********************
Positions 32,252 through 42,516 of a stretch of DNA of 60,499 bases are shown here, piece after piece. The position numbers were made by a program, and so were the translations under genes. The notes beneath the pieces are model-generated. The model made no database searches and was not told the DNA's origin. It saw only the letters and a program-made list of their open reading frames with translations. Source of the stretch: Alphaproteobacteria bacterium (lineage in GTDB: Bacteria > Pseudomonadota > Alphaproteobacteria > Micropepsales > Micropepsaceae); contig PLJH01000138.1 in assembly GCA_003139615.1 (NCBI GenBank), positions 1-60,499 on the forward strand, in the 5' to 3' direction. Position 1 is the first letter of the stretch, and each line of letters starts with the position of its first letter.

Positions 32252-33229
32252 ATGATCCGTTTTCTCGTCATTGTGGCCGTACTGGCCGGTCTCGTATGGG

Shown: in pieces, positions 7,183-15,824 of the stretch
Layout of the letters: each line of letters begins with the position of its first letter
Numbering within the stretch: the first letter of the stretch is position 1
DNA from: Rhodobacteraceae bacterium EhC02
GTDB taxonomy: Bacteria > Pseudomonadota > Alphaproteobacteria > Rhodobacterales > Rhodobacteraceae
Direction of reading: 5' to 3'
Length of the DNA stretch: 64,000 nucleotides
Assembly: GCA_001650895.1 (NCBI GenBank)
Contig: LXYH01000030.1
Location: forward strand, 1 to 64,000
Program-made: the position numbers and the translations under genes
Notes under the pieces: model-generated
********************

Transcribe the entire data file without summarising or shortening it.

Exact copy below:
Positions 32,252 through 42,516 of a stretch of DNA of 60,499 bases are shown here, piece after piece. The position numbers were made by a program, and so were the translations under genes. The notes beneath the pieces are model-generated. The model made no database searches and was not told the DNA's origin. It saw only the letters and a program-made list of their open reading frames with translations. Source of the stretch: Alphaproteobacteria bacterium (lineage in GTDB: Bacteria > Pseudomonadota > Alphaproteobacteria > Micropepsales > Micropepsaceae); contig PLJH01000138.1 in assembly GCA_003139615.1 (NCBI GenBank), positions 1-60,499 on the forward strand, in the 5' to 3' direction. Position 1 is the first letter of the stretch, and each line of letters starts with the position of its first letter.

Positions 32252-33229
32252 ATGATCCGTTTTCTCGTCATTGTGGCCGTACTGGCCGGTCTCGTATGGG

Shown: in pieces, positions 7,183-15,824 of the stretch
Layout of the letters: each line of letters begins with the position of its first letter
Numbering within the stretch: the first letter of the stretch is position 1
DNA from: Rhodobacteraceae bacterium EhC02
GTDB taxonomy: Bacteria > Pseudomonadota > Alphaproteobacteria > Rhodobacterales > Rhodobacteraceae
Direction of reading: 5' to 3'
Length of the DNA stretch: 64,000 nucleotides
Assembly: GCA_001650895.1 (NCBI GenBank)
Contig: LXYH01000030.1
Location: forward strand, 1 to 64,000
Program-made: the position numbers and the translations under genes
Notes under the pieces: model-generated